Las Herederas from Paraguayan filmmaker Marcelo Martinessi is one of the most anticipated films in competition at this year’s Berlinale and tells the tale of a wealthy Paraguayan woman, Chela, in the midst of an existential and financial crisis - although turns out to be uneventful. More interestingly, the protagonist's relationships with female characters are complicated by her latent and unexpressed homosexuality, yet this powerful subtext is suffocated by the film's uncertain tone and clumsy handling of class. While the protagonist's status struggle may speak to some viewers, its lack of effort to engage those unfamiliar with the outdated culture of household maids in Latin America is detrimental to creating empathy for the protagonist. Setting itself up as a story about friendship before drifting into a string of banal incidents supposedly triggered by the temporary imprisonment of a maid, the narrative meanders with a view to distract from the film school aesthetic and sentiment.
Las Herederas attempts to adhere to traditional screenwriting structure but gets lost in a myriad of b-plots and half-uttered statements that lead nowhere nor leave room for thought. The acting suffers due to the fact that the dialogue is overly expositional in almost every scene, giving the actors little to cling on to but vague suggestions in place of real emotions. Marcelo Martinessi's strongest directorial moment is a simple and even clichéd one: the protagonist stares at herself in the mirror while readying herself for a sexual encounter of the nature that has always been denied to her. If the film were able to embrace this honesty and humility rather than cloak itself in the pseudo-intellectual tasteful realism that cushions bourgeois arthouse crowds from social issues, Chela's struggle would actually have an impact.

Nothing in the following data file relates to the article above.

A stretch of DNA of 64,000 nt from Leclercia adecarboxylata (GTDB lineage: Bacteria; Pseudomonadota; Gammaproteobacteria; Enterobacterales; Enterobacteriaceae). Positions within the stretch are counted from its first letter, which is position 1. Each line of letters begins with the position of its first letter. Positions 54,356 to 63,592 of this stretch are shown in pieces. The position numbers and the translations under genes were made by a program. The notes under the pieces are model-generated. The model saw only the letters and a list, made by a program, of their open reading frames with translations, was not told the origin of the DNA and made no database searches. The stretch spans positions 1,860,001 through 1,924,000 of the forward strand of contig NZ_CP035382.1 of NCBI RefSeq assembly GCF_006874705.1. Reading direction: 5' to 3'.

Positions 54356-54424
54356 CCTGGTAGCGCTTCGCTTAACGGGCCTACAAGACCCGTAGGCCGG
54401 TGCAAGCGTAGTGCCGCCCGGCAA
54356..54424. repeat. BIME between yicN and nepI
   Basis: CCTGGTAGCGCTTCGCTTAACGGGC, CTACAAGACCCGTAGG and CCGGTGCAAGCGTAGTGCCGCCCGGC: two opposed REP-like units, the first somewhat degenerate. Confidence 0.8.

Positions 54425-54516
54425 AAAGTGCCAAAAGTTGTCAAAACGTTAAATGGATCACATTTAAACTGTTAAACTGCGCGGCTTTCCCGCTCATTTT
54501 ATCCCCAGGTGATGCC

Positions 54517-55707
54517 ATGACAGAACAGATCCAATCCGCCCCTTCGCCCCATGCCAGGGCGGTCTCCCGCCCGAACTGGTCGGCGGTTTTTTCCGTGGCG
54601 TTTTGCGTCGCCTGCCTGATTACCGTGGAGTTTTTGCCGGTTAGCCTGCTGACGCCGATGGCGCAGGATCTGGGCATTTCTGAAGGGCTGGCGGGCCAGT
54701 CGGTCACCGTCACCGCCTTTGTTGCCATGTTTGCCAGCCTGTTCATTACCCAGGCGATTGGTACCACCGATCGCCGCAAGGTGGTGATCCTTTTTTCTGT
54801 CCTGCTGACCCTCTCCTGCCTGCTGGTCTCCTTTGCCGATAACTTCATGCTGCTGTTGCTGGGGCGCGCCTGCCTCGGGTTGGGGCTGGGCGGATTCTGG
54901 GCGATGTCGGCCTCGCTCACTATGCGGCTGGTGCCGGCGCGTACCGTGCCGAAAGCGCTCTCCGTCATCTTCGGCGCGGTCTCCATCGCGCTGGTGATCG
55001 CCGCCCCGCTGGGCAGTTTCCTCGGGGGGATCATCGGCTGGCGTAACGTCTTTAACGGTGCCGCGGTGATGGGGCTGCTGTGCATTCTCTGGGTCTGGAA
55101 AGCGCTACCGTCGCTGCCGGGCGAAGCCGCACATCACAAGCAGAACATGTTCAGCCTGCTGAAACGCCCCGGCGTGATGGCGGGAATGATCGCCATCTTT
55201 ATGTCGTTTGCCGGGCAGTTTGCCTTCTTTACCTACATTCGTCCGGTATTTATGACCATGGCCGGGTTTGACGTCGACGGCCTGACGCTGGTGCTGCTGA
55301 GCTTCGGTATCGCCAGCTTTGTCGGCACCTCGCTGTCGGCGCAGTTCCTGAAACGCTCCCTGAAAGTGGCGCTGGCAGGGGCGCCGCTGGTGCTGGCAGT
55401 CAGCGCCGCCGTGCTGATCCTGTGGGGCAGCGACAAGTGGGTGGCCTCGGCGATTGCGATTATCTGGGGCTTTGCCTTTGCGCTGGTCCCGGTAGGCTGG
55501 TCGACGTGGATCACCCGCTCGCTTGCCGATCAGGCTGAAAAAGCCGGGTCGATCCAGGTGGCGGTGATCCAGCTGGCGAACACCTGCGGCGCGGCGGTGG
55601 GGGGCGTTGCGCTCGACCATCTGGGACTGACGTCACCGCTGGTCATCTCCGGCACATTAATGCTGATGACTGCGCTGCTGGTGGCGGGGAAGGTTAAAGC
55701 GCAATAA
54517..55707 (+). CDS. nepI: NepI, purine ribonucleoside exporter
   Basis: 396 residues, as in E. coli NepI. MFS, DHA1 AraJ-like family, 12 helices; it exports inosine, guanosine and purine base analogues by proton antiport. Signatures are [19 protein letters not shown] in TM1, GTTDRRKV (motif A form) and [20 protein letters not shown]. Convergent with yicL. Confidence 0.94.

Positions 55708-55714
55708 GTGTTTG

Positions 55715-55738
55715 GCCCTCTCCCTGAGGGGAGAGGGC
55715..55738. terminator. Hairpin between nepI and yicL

~ George Bartlett / Theo Macdonald